Hamiltonhill Masterplan & Phase 1
Glasgow
housingstrategy

Hamiltonhill Masterplan & Phase 1
Glasgow


Status
Planning


Client
Queens Cross Housing Association


The Hamiltonhill area of Glasgow is located between Maryhill and Possilpark to the North of Glasgow City Centre. It has a high proportion of gap sites, including three recently demolished schools and others resulting from housing clearances, with its remaining stock being well kept and popular four in a block ‘cottage flats’. The area has traditional ties to Saracen Street in Possilpark with more limited connections to Maryhill and the West End due to the southern and western edges being bounded by the Forth and Clyde Canal.

Collective Architecture initially prepared a Masterplan for Queens Cross Housing Association that considered how best to integrate new housing and complimentary uses in relation to the specific challenges of the site and its relationship with neighbouring areas, services and facilities. This was undertaken in conjunction with Glasgow City Council and Scottish Canals ‘What Floats Your Boat’ Charrette which considered the wider environment of the North of Glasgow and broader strategic connections and challenges. The Charrette resulted in the Canal/ Hamiltonhill Development Framework.

The Hamiltonhill Masterplan has been developed based on a specific and aspirational vision for Hamiltonhill that projects a thriving, fulfilled and growing community.

A sustainable housing mix has been identified that reflects the RSL’s current demand and takes into account the variety that is required to deliver a successful development for the private sector. Phases have been identified that reflect the complex project aims and constraints and will be modified in response to development capacities. The current layout takes account of appropriate variety to contribute to delivering a sustainable urban development.

Massing, architectural design, landscaping and streetscaping have been considered in response to local planning guidance and national policy framework for best practice. The topography of the site and existing service layout have had significant impacts on the development proposal. In line with project principles each development Zone has a mix of private and social housing.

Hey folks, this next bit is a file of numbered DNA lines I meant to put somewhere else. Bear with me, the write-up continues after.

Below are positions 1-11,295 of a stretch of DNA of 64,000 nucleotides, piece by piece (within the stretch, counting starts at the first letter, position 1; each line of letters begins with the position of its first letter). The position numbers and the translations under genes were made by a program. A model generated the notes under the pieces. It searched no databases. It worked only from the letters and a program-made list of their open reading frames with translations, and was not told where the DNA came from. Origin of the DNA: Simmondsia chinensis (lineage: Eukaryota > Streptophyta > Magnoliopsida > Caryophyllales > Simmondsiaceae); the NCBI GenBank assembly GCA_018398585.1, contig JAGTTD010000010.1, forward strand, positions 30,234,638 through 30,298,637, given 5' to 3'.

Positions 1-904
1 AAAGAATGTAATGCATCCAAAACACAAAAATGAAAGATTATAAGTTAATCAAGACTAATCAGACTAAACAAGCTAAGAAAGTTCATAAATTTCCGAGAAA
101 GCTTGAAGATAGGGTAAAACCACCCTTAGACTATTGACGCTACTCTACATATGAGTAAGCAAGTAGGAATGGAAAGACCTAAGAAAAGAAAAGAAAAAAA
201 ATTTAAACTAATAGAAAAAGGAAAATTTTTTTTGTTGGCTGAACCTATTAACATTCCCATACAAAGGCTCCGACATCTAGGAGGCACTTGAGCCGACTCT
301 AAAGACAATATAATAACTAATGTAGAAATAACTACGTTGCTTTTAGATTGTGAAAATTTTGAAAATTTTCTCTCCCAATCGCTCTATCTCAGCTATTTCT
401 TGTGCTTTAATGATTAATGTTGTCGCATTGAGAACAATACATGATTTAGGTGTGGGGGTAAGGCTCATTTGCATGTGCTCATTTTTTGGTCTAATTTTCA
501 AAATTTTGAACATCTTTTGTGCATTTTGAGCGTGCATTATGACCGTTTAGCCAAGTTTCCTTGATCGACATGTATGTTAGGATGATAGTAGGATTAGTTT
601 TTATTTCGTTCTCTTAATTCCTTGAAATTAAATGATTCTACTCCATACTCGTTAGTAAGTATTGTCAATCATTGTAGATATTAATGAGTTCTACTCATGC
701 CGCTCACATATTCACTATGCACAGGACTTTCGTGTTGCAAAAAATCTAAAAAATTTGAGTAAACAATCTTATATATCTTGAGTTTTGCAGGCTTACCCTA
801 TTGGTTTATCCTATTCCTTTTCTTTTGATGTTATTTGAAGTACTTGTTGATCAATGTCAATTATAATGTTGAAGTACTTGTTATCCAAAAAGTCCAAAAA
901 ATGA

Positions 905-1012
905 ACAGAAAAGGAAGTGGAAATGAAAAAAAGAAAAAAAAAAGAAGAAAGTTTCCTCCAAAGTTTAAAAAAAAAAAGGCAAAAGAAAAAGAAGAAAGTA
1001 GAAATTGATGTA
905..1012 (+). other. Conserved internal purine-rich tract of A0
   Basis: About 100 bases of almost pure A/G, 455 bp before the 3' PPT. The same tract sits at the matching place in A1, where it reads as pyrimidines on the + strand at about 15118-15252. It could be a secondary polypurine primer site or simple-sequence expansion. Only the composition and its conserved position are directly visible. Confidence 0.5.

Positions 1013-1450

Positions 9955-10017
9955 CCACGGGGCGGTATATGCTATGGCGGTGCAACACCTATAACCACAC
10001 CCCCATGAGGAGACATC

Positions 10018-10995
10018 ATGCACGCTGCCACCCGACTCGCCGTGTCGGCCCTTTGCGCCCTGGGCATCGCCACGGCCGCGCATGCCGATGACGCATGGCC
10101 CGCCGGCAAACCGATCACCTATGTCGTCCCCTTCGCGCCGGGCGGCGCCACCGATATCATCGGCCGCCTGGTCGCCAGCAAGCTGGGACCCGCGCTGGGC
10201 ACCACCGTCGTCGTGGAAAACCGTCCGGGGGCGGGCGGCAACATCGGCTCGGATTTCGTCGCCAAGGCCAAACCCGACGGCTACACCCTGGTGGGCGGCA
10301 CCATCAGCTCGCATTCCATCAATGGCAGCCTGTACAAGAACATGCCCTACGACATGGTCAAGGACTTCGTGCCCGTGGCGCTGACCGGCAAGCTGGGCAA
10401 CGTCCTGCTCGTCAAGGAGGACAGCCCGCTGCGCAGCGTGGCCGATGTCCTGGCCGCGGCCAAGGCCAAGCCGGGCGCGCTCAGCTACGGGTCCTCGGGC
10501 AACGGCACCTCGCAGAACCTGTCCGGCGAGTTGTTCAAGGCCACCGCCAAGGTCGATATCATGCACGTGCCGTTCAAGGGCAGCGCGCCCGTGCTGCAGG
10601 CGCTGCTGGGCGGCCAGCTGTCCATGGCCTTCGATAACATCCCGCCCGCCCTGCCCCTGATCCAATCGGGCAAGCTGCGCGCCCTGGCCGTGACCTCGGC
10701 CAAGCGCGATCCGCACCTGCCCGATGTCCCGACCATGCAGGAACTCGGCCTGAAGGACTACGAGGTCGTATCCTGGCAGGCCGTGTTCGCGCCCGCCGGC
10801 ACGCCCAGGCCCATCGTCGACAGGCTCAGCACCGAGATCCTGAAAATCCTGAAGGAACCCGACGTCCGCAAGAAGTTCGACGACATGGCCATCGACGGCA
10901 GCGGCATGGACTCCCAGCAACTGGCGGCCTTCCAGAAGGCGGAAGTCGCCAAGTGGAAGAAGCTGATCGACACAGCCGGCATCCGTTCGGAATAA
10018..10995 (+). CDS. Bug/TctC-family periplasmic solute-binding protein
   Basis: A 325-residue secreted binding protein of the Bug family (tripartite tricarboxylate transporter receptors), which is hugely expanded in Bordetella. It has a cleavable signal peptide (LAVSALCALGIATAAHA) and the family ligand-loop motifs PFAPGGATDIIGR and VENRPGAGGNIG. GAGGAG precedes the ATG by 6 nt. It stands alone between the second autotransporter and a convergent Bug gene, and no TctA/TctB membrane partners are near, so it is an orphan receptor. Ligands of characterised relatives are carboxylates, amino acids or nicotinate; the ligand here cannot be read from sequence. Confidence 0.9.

The brief for phase 1 was to develop a mix of new homes for social rent and private sale that respond to the principles set out in the Masterplan and approved Planning Permission in Principle.

The first phase of development is located to the North East of the site, near the local centre of Saracen St and bounded by Hobart, Bardowie, Carbeth and Stonyhurst Streets. This phase is formed of six distinct blocks with associated streetscaping and provides 208 new homes for social rent and private sale, made up of two and three storey houses, townhouses, mainstream flats and wheelchair adaptable flats.

SUDS is provided via a series of tanks associated with green spaces around the site, providing attenuation and two levels of treatment prior to discharge into the Scottish Water main surface water infrastructure (the remainder of the site will discharge into the Forth and Clyde canal as part of the Metropolitan Glasgow Strategic Water Drainage Partnership).

The existing material palette of Hamiltonhill and its surrounding environment is inconsistent, ranging from sandstone tenements to pebbledash ‘four in a block’ cottage flats. Many of the more recent housing developments have made attempts to respond to the materiality of nearby sandstone tenements.

The majority of the traditional tenements are found lining busier roads such as Saracen Street and are predominantly red or blonde sandstone. The contemporary response to this has largely been to use a combination of red and buff bricks to mimic the colour tones of the sandstone, with varying success.

The intention for the new development is that the materiality is informed by and reflects the green open space within the site and the adjacent Claypits Local Nature Reserve, providing a neutral but complementary backdrop to the green/blue active travel routes and new parks and landscape.